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4 out of 54 out of 54 out of 54 out of 54 out of 5 4.00 (31 ratings) (rate this audio book) Author: H. W. Brands Narrator: Mark Deakins Publisher: Penguin Random House Format: Unabridged Audiobook Delivery: Instant Download Audio Length: Release Date: November 2008 ISBN: 9781415956670
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A brilliant evocation of the qualities that made FDR one of the most beloved and greatest of American presidents.

Drawing on archival material, public speeches, correspondence and accounts by those closest to Roosevelt early in his career and during his presidency, H. W. Brands shows how Roosevelt transformed American government during the Depression with his New Deal legislation, and carefully managed the country’s prelude to war. Brands shows how Roosevelt’s friendship and regard for Winston Churchill helped to forge one of the greatest alliances in history, as Roosevelt, Churchill, and Stalin maneuvered to defeat Germany and prepare for post-war Europe.

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Quotes & Awards

  • H.W. Brands is a master at finding the essence of an important American life, telling its story grippingly and showing us why it is important to our own generation.  With Traitor to His Class, he has surpassed even his own high standard.  This judicious and compelling work is the first major one-volume biography written by an historian too young to have lived in Franklin Roosevelt's time.  It deserves a wide audience, especially among those younger Americans who need to be told why we all owe so much to FDR. Michael Beschloss
  • This is a rare book, indeed, shedding new light and brilliant insight upon an elusive subject we thought we knew well.  In this elegant, all-encompassing portrayal, master historian H. W. Brands shows us a leader who got the big issues right and, in doing so, forever changed the expectations of the world.  Traitor to His Class will quickly emerge as the finest one-volume biography of FDR. David Oshinsky, Winner of the 2006 Pulitzer Prize for History
  • We live in the world Franklin Roosevelt created, and we can never know enough about him. In this illuminating portrait of the man who proved far more radical than his upbringing would have ever suggested, H. W. Brands has painted FDR in bright and brilliant colors. Jon Meacham, author of Franklin and Winston and American Lion: Andrew Jackson in the White House
  • “H.W. Brands’s wonderful new biography of Roosevelt…shows the precision and attention to detail that one would expect from a scholar and, at the same time, [it] reads like a novel…It is rich in insights and fresh perspectives that will appeal to the expert and the general reader alike. This may well be the best general biography of Franklin Roosevelt we will see for many years to come.”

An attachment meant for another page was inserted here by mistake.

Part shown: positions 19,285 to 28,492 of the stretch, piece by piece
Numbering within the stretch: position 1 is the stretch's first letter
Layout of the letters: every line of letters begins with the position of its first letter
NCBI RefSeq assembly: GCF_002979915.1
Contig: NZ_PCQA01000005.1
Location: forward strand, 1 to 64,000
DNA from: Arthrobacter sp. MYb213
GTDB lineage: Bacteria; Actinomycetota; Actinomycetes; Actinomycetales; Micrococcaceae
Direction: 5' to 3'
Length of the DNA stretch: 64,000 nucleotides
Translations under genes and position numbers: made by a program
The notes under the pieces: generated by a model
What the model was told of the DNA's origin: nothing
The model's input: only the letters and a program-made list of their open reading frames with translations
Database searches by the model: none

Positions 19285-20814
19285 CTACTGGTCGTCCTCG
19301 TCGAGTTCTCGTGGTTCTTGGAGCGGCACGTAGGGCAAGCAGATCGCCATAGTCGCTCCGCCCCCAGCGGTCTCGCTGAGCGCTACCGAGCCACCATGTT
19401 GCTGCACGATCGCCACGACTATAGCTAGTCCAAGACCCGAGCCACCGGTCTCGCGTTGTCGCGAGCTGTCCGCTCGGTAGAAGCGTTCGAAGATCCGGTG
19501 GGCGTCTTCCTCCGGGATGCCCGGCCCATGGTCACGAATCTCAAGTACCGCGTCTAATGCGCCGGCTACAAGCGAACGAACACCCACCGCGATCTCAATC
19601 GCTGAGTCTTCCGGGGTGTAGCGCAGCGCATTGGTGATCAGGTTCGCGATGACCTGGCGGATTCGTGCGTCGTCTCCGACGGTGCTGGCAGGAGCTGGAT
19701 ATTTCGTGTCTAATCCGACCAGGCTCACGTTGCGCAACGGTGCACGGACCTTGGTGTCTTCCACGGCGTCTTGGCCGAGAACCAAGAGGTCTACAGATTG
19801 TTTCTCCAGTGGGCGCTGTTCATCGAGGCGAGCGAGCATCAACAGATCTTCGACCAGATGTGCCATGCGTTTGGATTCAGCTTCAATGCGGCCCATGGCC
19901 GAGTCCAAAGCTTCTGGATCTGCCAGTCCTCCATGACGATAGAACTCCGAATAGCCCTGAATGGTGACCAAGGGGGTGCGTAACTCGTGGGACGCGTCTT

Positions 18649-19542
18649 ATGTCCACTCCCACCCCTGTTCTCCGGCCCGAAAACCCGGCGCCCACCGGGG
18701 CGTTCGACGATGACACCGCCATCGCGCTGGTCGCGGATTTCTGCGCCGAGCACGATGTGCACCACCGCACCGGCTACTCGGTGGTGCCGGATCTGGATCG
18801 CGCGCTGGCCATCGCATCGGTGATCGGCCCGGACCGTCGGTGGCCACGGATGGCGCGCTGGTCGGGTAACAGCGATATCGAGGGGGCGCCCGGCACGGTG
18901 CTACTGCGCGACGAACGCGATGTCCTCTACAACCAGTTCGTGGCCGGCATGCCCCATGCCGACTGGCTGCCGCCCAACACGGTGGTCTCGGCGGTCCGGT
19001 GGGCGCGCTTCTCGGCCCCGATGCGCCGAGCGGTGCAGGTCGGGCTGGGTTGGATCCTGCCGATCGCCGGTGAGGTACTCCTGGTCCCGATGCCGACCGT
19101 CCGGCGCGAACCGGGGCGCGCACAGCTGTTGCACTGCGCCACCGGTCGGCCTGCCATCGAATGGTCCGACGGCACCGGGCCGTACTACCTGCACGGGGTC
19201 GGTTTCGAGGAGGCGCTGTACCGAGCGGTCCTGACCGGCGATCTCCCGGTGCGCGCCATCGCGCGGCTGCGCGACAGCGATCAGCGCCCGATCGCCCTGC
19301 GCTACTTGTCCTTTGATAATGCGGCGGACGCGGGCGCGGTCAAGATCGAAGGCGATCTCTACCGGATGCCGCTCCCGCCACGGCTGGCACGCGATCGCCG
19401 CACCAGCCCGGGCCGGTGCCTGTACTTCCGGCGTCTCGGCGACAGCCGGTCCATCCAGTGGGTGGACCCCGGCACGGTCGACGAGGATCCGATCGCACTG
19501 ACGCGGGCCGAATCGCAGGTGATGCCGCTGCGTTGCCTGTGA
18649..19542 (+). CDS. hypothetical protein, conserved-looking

Christian Science Monitor

  • “Very much worth reading.”

    New Yorker

  • “A thoroughly readable, scrupulously fair assessment of the one president who could inspire a Mt. Rushmore makeover.”

    Kirkus Reviews

  • “[Brands] explain[s] in detail how this ambitious Hudson Valley patrician, the coddled son of an elderly father and dominating mother, managed to defy his family and social class and become the most reform-minded president in U.S. history. The best part of Brands’s book is his vivid account of FDR’s early life and pre-presidential career.”

    Washington Post

  • "H.W. Brands has accomplished a remarkable feat in this terrific work. As if he were creating characters in a novel, he has brought to vivid life the central figures in his story--FDR, Eleanor, Sara Roosevelt, Winston Churchill, and the inner circle in the White House--while at the same time providing a fresh understanding of the rich historical context for their thoughts and actions at every step along the way. Doris Kearns Goodwin, Pulitzer Prize-winning historian and author of Team of Rivals

  • If you want to understand how a great president should act, Traitor to His Class is must reading
    New York Observer
  • H.W. Brands’s wonderful new biography of Rooseveltshows the precision and attention to detail that one would expect from a scholar and, at the same time, reads like a novel…it is rich in insights and fresh perspectives that will appeal to the expert and the general reader alike. This may well be the best general biography of Franklin Roosevelt we will see for many years to come. Christian Science Monitor
  • Very much worth reading. The New Yorker
  • Impressive...Roosevelt was prepared to be radical to meet dangerous circumstances. Yet his instincts and the outcomes of many of his policies were often conservative. As a radical, he saved the old order--and advanced Ameriacn power more than any president since Jefferson...Courage, charm, resourceful cunning and a hidden hardness enabled him to save American capitalism, though, as he said himself, it was Dr. Win-the-War, not Dr. New Deal, that ended the Depression. Mr. Brands is masterly in describing the patience with which FDR brought the country to understand the danger of fascism. The Economist